Encyclopedia of Evolutionary Psychological Science

Living Edition
| Editors: Todd K. Shackelford, Viviana A. Weekes-Shackelford

Facial Width to Height Ratio and Dominance

  • Barnaby J. W. Dixson
Living reference work entry
DOI: https://doi.org/10.1007/978-3-319-16999-6_1419-1



The facial width-to-hip ratio (FWHR) is an anthropometric measure of facial shape. It is calculated by taking the distance from one zygion to the other and dividing it by facial height. Dominance refers to an individual’s position within a social hierarchy, while dominant behavior describes a number of traits including, but not restricted to, inflexibility, drive for achievement or power, and controlling the behavior of others.


Natural selection has shaped the evolution of human visual systems to be highly attuned to extracting socially relevant information, such as age, ethnicity, gender, and emotions from the face (Little et al. 2011). While interpreting facial expressions and displays of emotion are of critical importance during human interpersonal interactions, static facial cues also provide meaningful information relating to sexual maturity and a healthy endocrine system that influence interpersonal...


Sexual Selection Facial Shape Facial Attractiveness Facial Height Facial Masculinity 
These keywords were added by machine and not by the authors. This process is experimental and the keywords may be updated as the learning algorithm improves.
This is a preview of subscription content, log in to check access.


  1. Bird, B. M., Jofré, V. S. C., Geniole, S. N., Welker, K. M., Zilioli, S., Maestripieri, D., … & Carré, J. M. (2016). Does the facial width-to-height ratio map onto variability in men’s testosterone concentrations? Evolution and Human Behavior, 37, 392.Google Scholar
  2. Brooks, R. C., Shelly, J. P., Jordan, L. A., & Dixson, B. J. (2015). The multivariate evolution of female body shape in an artificial digital ecosystem. Evolution and Human Behavior, 36(5), 351–358.CrossRefGoogle Scholar
  3. Dixson, B. J., & Vasey, P. L. (2012). Beards augment perceptions of men’s aggressiveness, dominance and age, but not attractiveness. Behavioral Ecology, 23, 481–490.CrossRefGoogle Scholar
  4. Dixson, A., Dixson, B., & Anderson, M. (2005). Sexual selection and the evolution of visually conspicuous sexually dimorphic traits in male monkeys, apes, and human beings. Annual Review of Sex Research, 16(1), 1–19.PubMedGoogle Scholar
  5. Dixson, B. J., Lee, A. J., Sherlock, J. M., & Talamas, S. N. (2016). Beneath the beard: Do facial morphometrics influence the strength of judgments of men’s beardedness? Evolution and Human Behavior. doi:10.1016/j.evolhumbehav.2016.08.004.Google Scholar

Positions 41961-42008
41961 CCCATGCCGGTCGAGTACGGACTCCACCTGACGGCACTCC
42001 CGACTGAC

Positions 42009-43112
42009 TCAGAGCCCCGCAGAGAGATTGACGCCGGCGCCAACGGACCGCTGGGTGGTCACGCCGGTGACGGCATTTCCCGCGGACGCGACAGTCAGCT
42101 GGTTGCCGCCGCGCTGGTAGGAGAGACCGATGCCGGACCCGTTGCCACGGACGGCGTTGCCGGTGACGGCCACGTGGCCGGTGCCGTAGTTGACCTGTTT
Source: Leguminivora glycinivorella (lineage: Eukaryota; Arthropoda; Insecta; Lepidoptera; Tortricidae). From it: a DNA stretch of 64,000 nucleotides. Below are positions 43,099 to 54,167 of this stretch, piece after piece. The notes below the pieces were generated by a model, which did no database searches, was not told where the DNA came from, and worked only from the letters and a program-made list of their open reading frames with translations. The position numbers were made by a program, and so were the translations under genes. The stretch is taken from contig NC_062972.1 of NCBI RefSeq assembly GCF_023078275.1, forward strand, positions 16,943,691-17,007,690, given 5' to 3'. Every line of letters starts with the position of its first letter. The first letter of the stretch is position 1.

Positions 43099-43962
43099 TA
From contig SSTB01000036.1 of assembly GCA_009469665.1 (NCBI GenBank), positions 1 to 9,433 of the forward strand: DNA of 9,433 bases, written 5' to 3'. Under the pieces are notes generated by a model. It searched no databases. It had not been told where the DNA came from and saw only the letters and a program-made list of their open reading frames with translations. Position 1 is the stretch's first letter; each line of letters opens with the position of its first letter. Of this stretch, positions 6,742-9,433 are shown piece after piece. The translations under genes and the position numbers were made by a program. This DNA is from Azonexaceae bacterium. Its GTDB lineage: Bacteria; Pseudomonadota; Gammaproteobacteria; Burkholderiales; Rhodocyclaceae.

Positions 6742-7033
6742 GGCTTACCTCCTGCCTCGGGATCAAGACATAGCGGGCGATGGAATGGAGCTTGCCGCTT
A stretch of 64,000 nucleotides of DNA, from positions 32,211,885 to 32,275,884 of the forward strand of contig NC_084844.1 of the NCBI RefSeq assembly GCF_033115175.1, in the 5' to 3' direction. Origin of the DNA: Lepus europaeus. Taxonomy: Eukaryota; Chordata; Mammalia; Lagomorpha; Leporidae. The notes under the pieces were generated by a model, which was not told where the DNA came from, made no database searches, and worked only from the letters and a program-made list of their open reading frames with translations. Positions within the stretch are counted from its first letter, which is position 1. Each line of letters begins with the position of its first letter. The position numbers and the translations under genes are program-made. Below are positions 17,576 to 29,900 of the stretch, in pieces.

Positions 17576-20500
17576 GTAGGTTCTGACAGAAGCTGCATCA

6. Geniole, S. N., & McCormick, C. M. (2015). Facing our ancestors: Judgements of aggression are consistent and related to the facial width-to-height ratio in men irrespective of beards. Evolution and Human Behavior, 36(4), 279–285.CrossRefGoogle Scholar
  7. Geniole, S. N., Denson, T. F., Dixson, B. J., Carré, J. M., & McCormick, C. M. (2015). Evidence from meta-analyses of the facial width-to-height ratio as an evolved cue of threat. PloS ONE, 10(7), e0132726.CrossRefPubMedPubMedCentralGoogle Scholar
  8. Haselhuhn, M. P., Ormiston, M. E., & Wong, E. M. (2015). Men’s facial width-to- height ratio predicts aggression: A meta-analysis. PloS One, 10(4), e0122637.CrossRefPubMedPubMedCentralGoogle Scholar
  9. Hodges-Simeon, C. R., Sobraske, K. N. H., Samore, T., Gurven, M., & Gaulin, S. J. (2016). Facial Width-To-Height Ratio (fWHR) is not associated with adolescent testosterone levels. PloS one, 11(4), e0153083.CrossRefPubMedPubMedCentralGoogle Scholar
  10. Holzleitner, I. J., & Perrett, D. I. (2016). Perception of strength from 3D faces is linked to facial cues of physique. Evolution and Human Behavior, 37(3), 217–229.CrossRefGoogle Scholar
  11. Kokko, H., Jennions, M. D., & Brooks, R. (2006). Unifying and testing models of sexual selection. Annual Review of Ecology, Evolution, and Systematics, 37, 43–66.CrossRefGoogle Scholar
  12. Kramer, R. S. S. (2016). Sexual dimorphism of facial width-to-height ratio in human skulls and faces: A meta-analytical approach. Evolution and Human Behavior. http://dx.doi.org/10.1016/j.evolhumbehav.2016.12.002.
  13. Lefevre, C. E., Etchells, P. J., Howell, E. C., Clark, A. P., & Penton-Voak, I. S. (2014). Facial width-to-height ratio predicts self-reported dominance and aggression in males and females, but a measure of masculinity does not. Biology Letters, 10(10), 20140729.CrossRefPubMedPubMedCentralGoogle Scholar
  14. Little, A. C., Jones, B. C., & DeBruine, L. M. (2011). Facial attractiveness: Evolutionary based research. Philosophical Transactions of the Royal Society, B: Biological Sciences, 366(1571), 1638–1659.CrossRefPubMedCentralGoogle Scholar
  15. Whitehouse, A. J., Gilani, S. Z., Shafait, F., Mian, A., Tan, D. W., Maybery, M. T., … & Eastwood, P. (2015). Prenatal testosterone exposure is related to sexually dimorphic facial morphology in adulthood. Proceedings of the Royal Society B, 282(1816), 20151351.Google Scholar

Copyright information

© Springer International Publishing AG 2017

Authors and Affiliations

  1. 1.School of PsychologyUniversity of QueenslandBrisbaneAustralia